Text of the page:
Mode # 3: "To The Pain" (g)VI(m) - Long ago I lived in worlds where sometimes emacs was not available. I bit the bullet and learned VI. It is just as powerful as emacs in its ability to let you keep those palms flat on the keyboard, but it does it in a different way. VI is a "mode-based" editor - meaning that you press a key ('i') and then everything you type until you hit the ESCAPE key is treated as text input. If you are not in 'insert' mode, then you're in 'command' mode, which is where you can move around ('ijkl') and enter "colon" commands like ':w ~/myfile.txt', ':wq' (write file then quit), or ':q!' (quit without saving, dammit).
After literally years, I eventually reached the point where I could effortlessly switch into "vi" mode and do quie well. These days, I am even able to do basic search and replace without having to look it up. Don't believe me? Check this out:
Looks like Sendmail control codes, or Perl gone right, eh? No sir, it is my version of "Replace every occurence of the word 'foobar' with 'Snickers' in the file. My mind tells me that this command is essentially broken down like this:
':1,$s/foobar' - this part tells vi to search for the string foobar anywhere from the 1st line of the file to the end of the file '$'.
'/Snickers/' - If you find a foobar, replace it with Snickers please...
'/g' - Oh, and do it globally for all matches you find. (Snickers really satisfies...).
It turns out that depending on which vi you are using you may not need the 'g' part at all.. and frankly if you use me as your canonical reference for how to break down the vi command above you should have your brain checked for lesions. grin
Well, anyway, that's my brain on editors after well over ten years of programming in Unix, Windows, and other seedy locales. Thank you for listening, and for the opportunity to expound at such great length. :)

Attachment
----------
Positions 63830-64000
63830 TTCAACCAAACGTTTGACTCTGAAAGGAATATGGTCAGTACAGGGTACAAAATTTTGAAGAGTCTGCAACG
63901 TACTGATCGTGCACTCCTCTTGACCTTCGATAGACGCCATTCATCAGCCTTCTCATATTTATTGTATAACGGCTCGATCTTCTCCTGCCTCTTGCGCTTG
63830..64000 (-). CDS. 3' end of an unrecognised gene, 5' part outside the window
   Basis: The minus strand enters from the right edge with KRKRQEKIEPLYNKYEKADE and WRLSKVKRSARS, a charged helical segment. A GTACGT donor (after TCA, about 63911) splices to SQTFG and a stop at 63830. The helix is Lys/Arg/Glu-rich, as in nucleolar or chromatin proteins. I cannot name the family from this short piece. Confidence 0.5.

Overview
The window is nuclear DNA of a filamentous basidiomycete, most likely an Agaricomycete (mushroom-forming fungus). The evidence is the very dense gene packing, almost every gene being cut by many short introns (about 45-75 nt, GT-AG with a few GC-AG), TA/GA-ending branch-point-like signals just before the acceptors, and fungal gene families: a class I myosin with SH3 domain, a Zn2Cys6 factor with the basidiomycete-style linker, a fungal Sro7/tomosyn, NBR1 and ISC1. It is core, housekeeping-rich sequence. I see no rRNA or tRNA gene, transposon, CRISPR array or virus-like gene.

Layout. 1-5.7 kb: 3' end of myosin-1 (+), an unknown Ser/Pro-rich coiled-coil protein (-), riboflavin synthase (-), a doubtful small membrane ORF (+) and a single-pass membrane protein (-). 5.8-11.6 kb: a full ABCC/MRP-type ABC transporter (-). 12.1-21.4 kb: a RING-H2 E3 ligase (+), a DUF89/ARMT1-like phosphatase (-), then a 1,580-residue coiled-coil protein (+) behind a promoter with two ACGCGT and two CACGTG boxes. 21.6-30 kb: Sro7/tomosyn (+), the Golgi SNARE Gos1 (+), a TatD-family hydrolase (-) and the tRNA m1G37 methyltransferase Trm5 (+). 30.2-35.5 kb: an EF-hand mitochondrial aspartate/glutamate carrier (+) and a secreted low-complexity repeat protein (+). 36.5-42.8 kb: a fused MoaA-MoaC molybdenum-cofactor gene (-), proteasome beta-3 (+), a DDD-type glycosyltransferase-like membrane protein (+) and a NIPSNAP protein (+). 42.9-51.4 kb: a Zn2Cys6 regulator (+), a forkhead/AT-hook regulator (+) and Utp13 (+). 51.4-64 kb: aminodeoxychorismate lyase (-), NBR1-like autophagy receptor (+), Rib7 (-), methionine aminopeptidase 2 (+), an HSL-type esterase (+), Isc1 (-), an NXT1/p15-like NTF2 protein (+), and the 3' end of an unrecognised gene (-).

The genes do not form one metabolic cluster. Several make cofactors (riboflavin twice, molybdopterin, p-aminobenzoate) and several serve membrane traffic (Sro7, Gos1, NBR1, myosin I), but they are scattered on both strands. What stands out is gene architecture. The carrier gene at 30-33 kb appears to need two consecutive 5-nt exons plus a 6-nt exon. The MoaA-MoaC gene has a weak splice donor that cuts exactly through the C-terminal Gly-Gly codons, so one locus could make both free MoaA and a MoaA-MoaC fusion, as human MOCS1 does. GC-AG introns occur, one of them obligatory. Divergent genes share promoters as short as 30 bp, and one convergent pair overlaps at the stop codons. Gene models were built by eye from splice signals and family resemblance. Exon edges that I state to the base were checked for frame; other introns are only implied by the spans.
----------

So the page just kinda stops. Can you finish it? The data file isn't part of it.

Personally, I like to use the Ctrl-CVX keys for copying, cutting, and pasting. It's way easier to adapt to a laptop keyboard that way, and they don't require me to move my hand from the mouse.
I've also found AutoHotkey to be a rather indispensable tool. It allows you to remap hotkeys using a low-level keyboard hook. Right now I have WindowsKey+Q set to open query analyzer, WindowsKey+A set to open SQL profiler, WindowsKey+N set to open Notepad++, and various other combinations mapped to open my commonly-used folders with windows explorer.
After literally years, I eventually reached the point where I could effortlessly switch into "vi" mode and do quite well. These days, I am even able to do basic search and replace without having to look it up. Don't believe me? Check this out:
What you neglected to mention is the value of that seemingly byzantine search expression. It is what is called a "regular expression", and it's used throughout unix-like operating sytems in lots of different applications. It's basically like the wimpy DOS * and ? "wildcards" (aka "globs") except on steriods. (Although the simple example you provided can be easily performed by any search/replace box.)
[g]vi[m] have some other powerful shortcuts too. Basically, you can combine any action key (e.g.: d=delete) with any number with any motion key (w=word, j=line up; k=line down) to quickly do things like "delete four words", "delete two lines up", and even "delete from here to "Smith". Without removing hands from keys - takes less than a second. Much faster than with mouse or even any emacs-style or wordstar-style ctrl+key or alt+key shortcut.
Howver, my favorite keyboard shortcut is in BASH: after typing the first few letters of a command you've entered into the shell, press Page Up and it will find the last command matching you entered that matches.